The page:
An evaluation of planning frameworks for sustainable community development in the context of the Peacocke project, Hamilton
Edwards, K. (2020). An evaluation of planning frameworks for sustainable community development in the context of the Peacocke project, Hamilton (Thesis, Master of Environment and Society (MEnvSoc)). The University of Waikato, Hamilton, New Zealand. Retrieved from https://hdl.handle.net/10289/14225
Permanent Research Commons link: https://hdl.handle.net/10289/14225
Numerous planning frameworks have emerged over the past decades to inform decisions about the design and development of sustainable communities, raising questions about which framework to use within which context. Different frameworks are informed by various definitions and perceptions of what makes a sustainable development and what a ‘sustainable community’ or development looks like. This thesis examines and evaluates two sustainability planning frameworks, the food-energy-water nexus (FEW) framework and the Green Star Communities framework, through a case study assessment of the Peacocke development in Hamilton, New Zealand. It asks, what are the diverse perspectives on creating sustainable urban communities in the context of the Peacocke development in Hamilton, and are the FEW nexus and the Green Star frameworks relevant and useful planning tools for sustainable community development in New Zealand? It analyses the potential of these frameworks to shape urban sustainable development and sustainable communities within the context of the Peacocke development. The case study involved in-depth interviews with planning officials and urban development-focussed community groups about the Peacocke development, and revealed diverse perspectives on meanings of sustainability related to new housing subdivisions. The analysis allowed a comparative assessment of the two sustainable development frameworks and their potential to inform sustainable community design. It highlights the importance of competing framings and values of society related to development and sustainability, imaginaries of sustainable community design, and the importance of strong government regulations.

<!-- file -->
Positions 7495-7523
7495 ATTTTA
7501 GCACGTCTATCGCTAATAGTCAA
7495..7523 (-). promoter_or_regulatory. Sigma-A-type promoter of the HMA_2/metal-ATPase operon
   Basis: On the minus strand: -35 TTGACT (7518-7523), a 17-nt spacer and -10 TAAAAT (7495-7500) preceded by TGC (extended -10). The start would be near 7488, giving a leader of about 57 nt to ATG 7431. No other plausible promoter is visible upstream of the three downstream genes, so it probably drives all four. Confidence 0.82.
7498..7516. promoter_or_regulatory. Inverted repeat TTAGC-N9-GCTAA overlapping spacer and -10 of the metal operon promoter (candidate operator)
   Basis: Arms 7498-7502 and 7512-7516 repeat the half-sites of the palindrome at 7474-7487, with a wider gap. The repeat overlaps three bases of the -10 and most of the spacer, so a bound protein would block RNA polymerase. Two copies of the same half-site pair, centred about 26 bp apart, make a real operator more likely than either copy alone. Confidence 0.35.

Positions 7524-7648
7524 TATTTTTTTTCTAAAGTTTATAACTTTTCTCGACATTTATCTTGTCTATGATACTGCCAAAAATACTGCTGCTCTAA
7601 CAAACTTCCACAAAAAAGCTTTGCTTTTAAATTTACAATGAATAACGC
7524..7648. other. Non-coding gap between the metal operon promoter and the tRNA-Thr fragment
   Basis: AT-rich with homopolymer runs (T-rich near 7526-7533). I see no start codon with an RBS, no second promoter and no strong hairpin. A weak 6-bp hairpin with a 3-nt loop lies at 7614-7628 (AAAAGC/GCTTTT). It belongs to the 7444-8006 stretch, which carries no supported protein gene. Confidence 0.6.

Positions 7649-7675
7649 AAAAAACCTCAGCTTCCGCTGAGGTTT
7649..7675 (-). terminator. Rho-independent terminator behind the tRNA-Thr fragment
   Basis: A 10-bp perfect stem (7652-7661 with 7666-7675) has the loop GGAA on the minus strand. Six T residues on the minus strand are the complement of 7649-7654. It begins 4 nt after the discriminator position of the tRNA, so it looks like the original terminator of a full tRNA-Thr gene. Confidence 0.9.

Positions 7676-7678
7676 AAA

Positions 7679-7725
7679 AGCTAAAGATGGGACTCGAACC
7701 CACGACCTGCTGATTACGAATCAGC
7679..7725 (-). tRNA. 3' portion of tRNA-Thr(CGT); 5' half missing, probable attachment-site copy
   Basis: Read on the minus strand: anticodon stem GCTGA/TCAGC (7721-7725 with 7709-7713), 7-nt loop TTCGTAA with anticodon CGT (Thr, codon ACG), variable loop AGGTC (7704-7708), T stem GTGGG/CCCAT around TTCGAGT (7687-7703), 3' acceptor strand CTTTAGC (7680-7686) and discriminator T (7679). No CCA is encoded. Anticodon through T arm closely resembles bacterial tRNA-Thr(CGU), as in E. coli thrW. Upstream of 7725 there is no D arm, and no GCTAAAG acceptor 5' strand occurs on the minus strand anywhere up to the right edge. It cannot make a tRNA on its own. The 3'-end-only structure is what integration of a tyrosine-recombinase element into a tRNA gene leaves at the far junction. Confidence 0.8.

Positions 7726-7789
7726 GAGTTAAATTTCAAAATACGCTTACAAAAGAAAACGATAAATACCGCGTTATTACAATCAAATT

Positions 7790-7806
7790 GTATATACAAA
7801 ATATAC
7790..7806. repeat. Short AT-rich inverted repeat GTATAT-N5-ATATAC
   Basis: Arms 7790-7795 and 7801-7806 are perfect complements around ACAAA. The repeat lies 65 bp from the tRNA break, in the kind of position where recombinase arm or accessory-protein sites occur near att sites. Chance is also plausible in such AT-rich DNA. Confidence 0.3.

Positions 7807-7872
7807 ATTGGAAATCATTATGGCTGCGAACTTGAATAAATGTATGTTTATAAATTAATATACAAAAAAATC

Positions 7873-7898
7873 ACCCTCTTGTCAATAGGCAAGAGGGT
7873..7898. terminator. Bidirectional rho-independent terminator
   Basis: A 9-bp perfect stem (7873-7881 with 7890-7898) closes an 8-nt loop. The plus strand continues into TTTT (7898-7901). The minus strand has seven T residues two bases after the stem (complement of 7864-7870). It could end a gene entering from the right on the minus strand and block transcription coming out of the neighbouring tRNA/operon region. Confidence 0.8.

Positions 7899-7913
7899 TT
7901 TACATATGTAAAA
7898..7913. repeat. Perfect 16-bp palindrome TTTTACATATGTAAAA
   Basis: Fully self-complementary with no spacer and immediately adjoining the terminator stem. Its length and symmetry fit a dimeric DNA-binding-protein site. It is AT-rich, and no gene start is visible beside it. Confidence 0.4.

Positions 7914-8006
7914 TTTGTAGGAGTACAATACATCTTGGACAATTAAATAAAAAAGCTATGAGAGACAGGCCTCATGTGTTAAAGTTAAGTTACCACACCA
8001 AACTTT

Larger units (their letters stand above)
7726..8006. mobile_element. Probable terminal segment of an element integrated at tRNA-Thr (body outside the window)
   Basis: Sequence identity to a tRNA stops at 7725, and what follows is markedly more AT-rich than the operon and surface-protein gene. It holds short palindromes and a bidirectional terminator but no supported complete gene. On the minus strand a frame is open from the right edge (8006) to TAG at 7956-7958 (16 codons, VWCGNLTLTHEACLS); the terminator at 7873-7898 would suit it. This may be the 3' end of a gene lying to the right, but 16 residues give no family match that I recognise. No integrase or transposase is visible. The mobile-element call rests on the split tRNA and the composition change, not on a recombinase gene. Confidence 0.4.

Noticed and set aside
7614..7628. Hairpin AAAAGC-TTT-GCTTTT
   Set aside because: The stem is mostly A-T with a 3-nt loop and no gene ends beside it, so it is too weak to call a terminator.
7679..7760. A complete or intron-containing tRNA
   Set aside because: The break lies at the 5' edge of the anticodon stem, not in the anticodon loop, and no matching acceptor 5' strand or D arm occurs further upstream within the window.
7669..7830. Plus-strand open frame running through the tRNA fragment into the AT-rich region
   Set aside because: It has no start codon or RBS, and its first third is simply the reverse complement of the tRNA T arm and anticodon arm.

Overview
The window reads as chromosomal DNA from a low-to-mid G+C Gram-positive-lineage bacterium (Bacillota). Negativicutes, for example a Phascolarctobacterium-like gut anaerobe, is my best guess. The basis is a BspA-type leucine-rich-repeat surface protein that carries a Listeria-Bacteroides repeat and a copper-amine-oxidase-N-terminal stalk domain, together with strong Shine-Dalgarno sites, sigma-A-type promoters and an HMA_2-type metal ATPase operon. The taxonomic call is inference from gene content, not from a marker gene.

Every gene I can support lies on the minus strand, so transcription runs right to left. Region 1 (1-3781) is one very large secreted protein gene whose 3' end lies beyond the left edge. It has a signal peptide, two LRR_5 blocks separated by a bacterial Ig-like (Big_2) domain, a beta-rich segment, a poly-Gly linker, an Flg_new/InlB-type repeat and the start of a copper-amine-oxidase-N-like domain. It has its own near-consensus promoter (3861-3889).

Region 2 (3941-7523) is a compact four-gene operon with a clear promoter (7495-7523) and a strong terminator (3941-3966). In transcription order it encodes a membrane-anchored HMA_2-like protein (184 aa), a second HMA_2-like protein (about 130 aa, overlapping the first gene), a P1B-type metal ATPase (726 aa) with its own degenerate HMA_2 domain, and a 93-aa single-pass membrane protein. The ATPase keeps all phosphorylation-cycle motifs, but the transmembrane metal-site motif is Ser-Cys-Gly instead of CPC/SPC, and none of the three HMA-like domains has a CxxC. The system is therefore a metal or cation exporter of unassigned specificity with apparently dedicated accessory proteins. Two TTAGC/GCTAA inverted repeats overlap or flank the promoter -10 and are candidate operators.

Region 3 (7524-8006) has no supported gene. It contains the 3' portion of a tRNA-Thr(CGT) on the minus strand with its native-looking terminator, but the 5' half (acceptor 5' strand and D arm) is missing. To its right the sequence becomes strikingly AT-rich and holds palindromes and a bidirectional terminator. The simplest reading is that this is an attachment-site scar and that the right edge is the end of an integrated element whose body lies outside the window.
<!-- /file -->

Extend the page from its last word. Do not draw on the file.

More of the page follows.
The University of Waikato
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